If the Bylaw amendment is legitimate, then it would be enforceable. It is possible, over time, that governing documents get lost, change of management, change of boards.

Question: How have previous elections been held, based on the old Bylaws? Has any election been held using the amended language?

I would say that your elections must halt and start over again. First, your Election Rules have to be re-done and sent to owners for a 28 day review, then follow the new timeline for holding an HOA election.

We had a similar situation in California, but instead of a Bylaw amendment, it was a Private Street Agreement which got the HOA tangled in a $10M Civil suit.
AugustinD


Posts:1920


07/27/2021 12:59 PM  
MikeA14, I looked at a few Davis-Stirling sites and did not find anything particularly helpful. I am aware that a long "course of conduct" by a Board that is (1) not consistent with the Bylaws and that (2) goes unchallenged for years may mean (or will definitely mean) that the course of conduct acts, as a matter of law, as an informal amendment having legal force. Consider: "Bylaws may be amended informally as may be evidenced by a course of proceeding or conduct on the part of a corporation inconsistent with the bylaws purporting to be amended. 18A Am. Jur. 2d, Corporations § 269."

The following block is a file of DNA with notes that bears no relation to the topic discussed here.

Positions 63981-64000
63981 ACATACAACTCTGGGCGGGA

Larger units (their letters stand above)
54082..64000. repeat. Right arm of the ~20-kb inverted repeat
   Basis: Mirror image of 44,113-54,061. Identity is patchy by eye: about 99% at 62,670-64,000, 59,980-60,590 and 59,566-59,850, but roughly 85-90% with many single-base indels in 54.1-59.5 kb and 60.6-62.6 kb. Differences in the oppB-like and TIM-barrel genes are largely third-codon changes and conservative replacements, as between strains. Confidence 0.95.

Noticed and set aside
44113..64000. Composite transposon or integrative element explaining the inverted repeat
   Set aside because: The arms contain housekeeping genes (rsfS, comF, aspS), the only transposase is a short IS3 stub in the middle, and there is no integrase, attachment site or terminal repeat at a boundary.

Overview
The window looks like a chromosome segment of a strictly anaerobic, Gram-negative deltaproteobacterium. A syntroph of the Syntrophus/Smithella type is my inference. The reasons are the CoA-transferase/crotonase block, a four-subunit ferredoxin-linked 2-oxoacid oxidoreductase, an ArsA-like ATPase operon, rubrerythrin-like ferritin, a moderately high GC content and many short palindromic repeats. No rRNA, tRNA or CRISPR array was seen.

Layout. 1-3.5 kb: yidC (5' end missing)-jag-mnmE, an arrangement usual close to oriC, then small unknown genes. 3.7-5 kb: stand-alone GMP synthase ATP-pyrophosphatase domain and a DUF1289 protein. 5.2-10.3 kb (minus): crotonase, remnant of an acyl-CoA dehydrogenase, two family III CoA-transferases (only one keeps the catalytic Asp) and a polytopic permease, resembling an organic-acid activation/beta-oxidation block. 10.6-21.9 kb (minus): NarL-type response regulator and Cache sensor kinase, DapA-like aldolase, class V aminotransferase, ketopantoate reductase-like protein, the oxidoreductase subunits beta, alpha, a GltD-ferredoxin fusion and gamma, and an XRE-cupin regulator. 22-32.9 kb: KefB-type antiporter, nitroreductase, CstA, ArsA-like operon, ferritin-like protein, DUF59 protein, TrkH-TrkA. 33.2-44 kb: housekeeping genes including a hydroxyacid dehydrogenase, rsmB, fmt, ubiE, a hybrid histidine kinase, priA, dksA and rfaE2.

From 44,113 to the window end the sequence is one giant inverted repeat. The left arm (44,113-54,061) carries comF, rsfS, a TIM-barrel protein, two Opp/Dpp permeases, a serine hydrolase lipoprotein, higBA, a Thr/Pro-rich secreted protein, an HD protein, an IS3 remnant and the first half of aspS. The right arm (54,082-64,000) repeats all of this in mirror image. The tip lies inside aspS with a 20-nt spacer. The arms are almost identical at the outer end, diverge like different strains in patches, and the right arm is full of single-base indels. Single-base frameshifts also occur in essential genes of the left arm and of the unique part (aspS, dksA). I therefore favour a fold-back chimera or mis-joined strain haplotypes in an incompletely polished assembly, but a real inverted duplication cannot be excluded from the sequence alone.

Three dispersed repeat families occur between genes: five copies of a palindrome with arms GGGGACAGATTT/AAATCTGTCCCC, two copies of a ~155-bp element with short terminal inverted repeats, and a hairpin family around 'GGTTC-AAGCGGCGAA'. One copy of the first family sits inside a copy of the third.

For case law on the subject, supporting the position that a longstanding course of conduct regarding directors' terms supersedes any alleged amendment to the contrary, see:

https://www.hoatalk.com/Forum/tabid/55/forumid/1/tpage/1/view/Topic/postid/274860/Default.aspx

Staggered terms are a huge annoyance administratively. When a director resigns in the midst of her or his term, all he-- breaks loose about how long his/her replacement will serve.

I advise your board to continue with its longstanding practice of one year terms, with no requirement that the President have served as a director for a year before becoming President.
MikeA14


Posts:0


07/27/2021 1:00 PM  
This is the first election in over 10 years that we have made quorum, but I do recall election material suggesting them being staggered where a subset of the seats were open. At this point, all terms mentioned in the amendment have expired.